Nelson’s Milk Snakes are considered resilient reptiles. However, they still do have common health problems that usually occur whenever you do not know the proper type of environment that is suitable for these snakes.
Respiratory illnesses are common in many reptile species. They often suffer from such a disease whenever you house them in an environment that is too cold and/or too damp for them. Symptoms of this illness include fatigue, lethargy, heavy breathing, and wheezing.
Parasites are usually the result of poor living conditions. External parasites in your Nelson’s Milk Snake usually comes in the form of mites and ticks. Mites are very difficult to spot because they look like small black dots that may be hiding near the darker scales of your snake while sucking out blood. Tics are not very common in Nelson’s Milk Snakes but are still very much a threat.
Internal parasites are much more common in Nelson’s Milk Snakes that were captured in the wild, but these snakes are usually equipped to handle parasites. However, because of the stress that is induced by transport and the adjustment to a new environment, the wild-caught snake’s immune system might weaken, and the internal parasites might be able to cause considerable damage.
The best way to prevent illnesses in Nelson’s Milk Snake is to educate yourself about the usual types of health problems they face. And, most of the time, these illnesses are the cause of improper care. When housing them, give them an environment that is suitable for them in terms of temperature and humidity. Of course, keeping the place clean and tidy is essential whenever you want to avoid external parasites such as mites.
Nelson’s Milk Snakes usually undergo a period of hibernation during the colder seasons of Fall and Winter. This may last from October up to February but usually lasts for a period of 3 to 4 months. During this time, you will notice a drastic change in activity in your snake, but they will usually start to become more active again when the season gets warmer around February. At times, these reptiles wake up during winter to drink water but would go back to a hibernated state. You may want to keep the temperatures in their enclosure consistent during this period so as to avoid making the environment too cold for them during winter.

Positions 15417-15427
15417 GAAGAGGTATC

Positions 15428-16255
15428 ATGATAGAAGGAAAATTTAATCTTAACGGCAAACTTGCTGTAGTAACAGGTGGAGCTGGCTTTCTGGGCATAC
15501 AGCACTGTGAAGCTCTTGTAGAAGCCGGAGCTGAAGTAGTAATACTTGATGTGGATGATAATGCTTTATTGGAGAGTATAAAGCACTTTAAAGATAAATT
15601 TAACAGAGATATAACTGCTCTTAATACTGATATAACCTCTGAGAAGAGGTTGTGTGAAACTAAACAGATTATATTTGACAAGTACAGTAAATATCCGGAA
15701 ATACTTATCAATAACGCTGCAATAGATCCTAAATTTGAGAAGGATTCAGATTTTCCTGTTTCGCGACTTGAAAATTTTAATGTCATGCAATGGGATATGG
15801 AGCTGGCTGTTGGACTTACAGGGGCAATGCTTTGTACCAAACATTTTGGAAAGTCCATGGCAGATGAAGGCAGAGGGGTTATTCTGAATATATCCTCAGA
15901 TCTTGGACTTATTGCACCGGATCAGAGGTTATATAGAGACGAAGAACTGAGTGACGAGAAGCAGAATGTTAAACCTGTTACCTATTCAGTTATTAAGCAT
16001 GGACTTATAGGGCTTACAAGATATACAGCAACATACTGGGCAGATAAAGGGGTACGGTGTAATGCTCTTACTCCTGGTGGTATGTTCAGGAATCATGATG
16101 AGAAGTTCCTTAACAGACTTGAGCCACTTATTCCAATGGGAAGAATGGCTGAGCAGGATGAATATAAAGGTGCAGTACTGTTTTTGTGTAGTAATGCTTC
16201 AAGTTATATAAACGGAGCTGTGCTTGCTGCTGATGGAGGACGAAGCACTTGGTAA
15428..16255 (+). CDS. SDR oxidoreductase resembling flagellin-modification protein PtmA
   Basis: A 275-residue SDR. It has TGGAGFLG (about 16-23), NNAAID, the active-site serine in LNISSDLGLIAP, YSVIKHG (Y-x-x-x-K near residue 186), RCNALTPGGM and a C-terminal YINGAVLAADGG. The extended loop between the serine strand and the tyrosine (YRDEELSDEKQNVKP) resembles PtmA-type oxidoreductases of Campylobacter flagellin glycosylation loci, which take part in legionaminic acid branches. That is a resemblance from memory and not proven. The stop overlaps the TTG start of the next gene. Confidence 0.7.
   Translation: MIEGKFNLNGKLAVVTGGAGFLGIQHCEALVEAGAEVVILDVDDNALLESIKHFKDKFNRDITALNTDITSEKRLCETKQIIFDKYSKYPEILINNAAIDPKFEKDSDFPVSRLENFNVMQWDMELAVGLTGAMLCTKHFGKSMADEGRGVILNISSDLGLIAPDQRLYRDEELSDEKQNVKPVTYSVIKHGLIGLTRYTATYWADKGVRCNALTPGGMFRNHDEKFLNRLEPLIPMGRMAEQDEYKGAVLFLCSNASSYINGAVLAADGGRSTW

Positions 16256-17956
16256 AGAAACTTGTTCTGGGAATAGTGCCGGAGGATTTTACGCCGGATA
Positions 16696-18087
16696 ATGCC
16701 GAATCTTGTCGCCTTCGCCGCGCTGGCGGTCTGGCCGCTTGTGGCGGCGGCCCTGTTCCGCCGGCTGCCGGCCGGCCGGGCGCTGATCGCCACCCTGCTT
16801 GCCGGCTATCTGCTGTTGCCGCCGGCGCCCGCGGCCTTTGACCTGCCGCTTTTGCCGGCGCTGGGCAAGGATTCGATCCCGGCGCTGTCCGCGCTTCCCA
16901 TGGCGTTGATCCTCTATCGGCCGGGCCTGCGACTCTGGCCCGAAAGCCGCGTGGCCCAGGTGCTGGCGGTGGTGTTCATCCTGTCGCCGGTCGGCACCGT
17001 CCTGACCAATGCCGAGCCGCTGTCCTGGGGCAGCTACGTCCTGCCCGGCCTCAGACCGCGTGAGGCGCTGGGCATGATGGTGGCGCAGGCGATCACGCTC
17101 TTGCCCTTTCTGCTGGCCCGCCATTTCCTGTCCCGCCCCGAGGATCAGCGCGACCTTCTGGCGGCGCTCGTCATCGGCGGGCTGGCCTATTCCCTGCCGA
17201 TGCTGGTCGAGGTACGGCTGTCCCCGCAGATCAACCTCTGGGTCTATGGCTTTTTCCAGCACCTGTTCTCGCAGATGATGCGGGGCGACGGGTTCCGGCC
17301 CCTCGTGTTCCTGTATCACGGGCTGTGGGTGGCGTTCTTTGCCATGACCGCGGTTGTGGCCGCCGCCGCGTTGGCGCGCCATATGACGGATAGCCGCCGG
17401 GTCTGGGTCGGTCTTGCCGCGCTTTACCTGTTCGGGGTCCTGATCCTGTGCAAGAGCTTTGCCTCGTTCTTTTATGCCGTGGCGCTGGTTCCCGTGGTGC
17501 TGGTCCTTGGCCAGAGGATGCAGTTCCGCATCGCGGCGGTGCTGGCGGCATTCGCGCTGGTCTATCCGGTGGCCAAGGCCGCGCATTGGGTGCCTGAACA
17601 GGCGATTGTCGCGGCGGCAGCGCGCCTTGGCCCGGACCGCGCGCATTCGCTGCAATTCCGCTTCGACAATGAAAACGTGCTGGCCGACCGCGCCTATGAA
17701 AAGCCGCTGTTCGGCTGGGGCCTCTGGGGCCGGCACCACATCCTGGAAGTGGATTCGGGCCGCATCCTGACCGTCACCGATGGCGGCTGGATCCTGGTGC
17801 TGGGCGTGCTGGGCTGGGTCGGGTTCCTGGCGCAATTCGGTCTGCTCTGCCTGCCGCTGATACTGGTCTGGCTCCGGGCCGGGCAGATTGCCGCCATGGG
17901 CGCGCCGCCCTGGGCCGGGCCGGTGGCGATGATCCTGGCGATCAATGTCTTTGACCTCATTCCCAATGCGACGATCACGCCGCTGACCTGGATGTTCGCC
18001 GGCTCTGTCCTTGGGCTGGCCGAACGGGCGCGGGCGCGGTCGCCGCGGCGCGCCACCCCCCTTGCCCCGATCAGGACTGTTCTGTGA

The Nelson’s Milk Snake is a pretty solitary reptile that does not do much. It likes spending time on its own and does not do well when housed together with another one of its kind unless it is for breeding purposes. They tend to be active at night because of their nocturnal nature. But when the day is pretty cold and humid, they may try to stay active even when the sun is up.
These snakes love to spend time hiding under rocks and burrows. They are not active diggers but use pre-made burrows dug up by other animals. They do this to avoid the heat of the sun during the day, but they actually go out of these burrows during the night to hunt for food.
These snakes tend to be a bit more skittish than other snakes. However, Nelson’s Milk Snake is much easier to handle because they are not venomous and are not as aggressive as most other species of snakes. They may be shy at first when they are still young, but they will grow in confidence later on as they grow older. The Nelson’s Milk Snake also is very reluctant to bite its attackers. Instead, these snakes would rather spray musk to anything that threatens them.
Nelson’s Milk Snakes are quite active and may try to get away from you if you are handling them. However, at first, you may want to give them some time to adjust to the environment and to their new owner before you try to handle them so as to minimize the risk of them trying to escape. And when you handle them, it is better that they have already eaten and defecated.
Nelson’s Milk Snakes shed from time to time to make way for new skin to grow. This happens much more frequently during their juvenile years when they are still growing rapidly. However, shedding slows down when they get older. To allow them to shed faster and easier, always keep an eye on the humidity levels in their enclosure as keeping them hydrated makes shedding easier for them.
There are a lot of options you can use for your Nelson’s Milk Snake’s enclosure. There are those who prefer making their own wooden vivarium made out of plywood that does not necessarily need to be thick because these snakes are not strong enough to break an enclosure. Meanwhile, there are those who prefer to use old aquariums that were fixed to make them fit for the Milk Snake to live in.
If you want to make your own enclosure, you can do so with wood and make sure that it is at least 3 feet long, 3 feet wide, and 2 feet tall. If the subspecies you have tends to be long, you may make your vivarium a bigger than usual. Put vents that are large enough to allow for airflow, but do not make the holes too wide that your snake can easily get through them. The air vents are essential in improving the humidity in the enclosure.
Putting a see-through glass door is also a good idea so that you can easily observe your Nelson’s Milk Snake’s activities. It is preferred that you put up a front opening than a top opening, but the latter is also a good choice. Make sure that the opening and the vents are sturdy so as to prevent them from escaping.
These snakes tend to hide a lot during the day. You should put up decorations such as large rocks to provide a hiding spot for them. A good substrate that is quite loose so that it is easy for them to burrow may also be good in providing them with a way to shelter themselves from the light during the daytime.